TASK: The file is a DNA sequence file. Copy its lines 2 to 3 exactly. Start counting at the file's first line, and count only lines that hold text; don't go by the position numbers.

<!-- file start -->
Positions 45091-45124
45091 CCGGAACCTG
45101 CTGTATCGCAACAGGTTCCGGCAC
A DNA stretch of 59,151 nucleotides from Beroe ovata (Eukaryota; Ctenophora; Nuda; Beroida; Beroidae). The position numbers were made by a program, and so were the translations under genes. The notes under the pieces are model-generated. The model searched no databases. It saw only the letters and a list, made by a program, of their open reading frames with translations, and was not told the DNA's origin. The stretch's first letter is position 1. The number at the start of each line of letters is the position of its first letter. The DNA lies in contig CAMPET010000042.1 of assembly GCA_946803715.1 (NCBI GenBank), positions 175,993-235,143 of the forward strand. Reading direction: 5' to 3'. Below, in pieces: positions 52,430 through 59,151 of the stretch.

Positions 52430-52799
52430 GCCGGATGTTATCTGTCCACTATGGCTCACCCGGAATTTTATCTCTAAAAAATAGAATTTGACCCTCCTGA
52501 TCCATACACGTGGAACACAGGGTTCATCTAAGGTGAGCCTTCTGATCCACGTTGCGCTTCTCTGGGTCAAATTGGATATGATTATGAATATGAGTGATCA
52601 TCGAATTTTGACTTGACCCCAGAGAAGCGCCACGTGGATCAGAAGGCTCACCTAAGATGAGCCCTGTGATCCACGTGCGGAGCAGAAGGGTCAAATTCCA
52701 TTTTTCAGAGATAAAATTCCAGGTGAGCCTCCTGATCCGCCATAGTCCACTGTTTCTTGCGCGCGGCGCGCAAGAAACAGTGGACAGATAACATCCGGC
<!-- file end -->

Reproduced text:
45091 CCGGAACCTG
45101 CTGTATCGCAACAGGTTCCGGCAC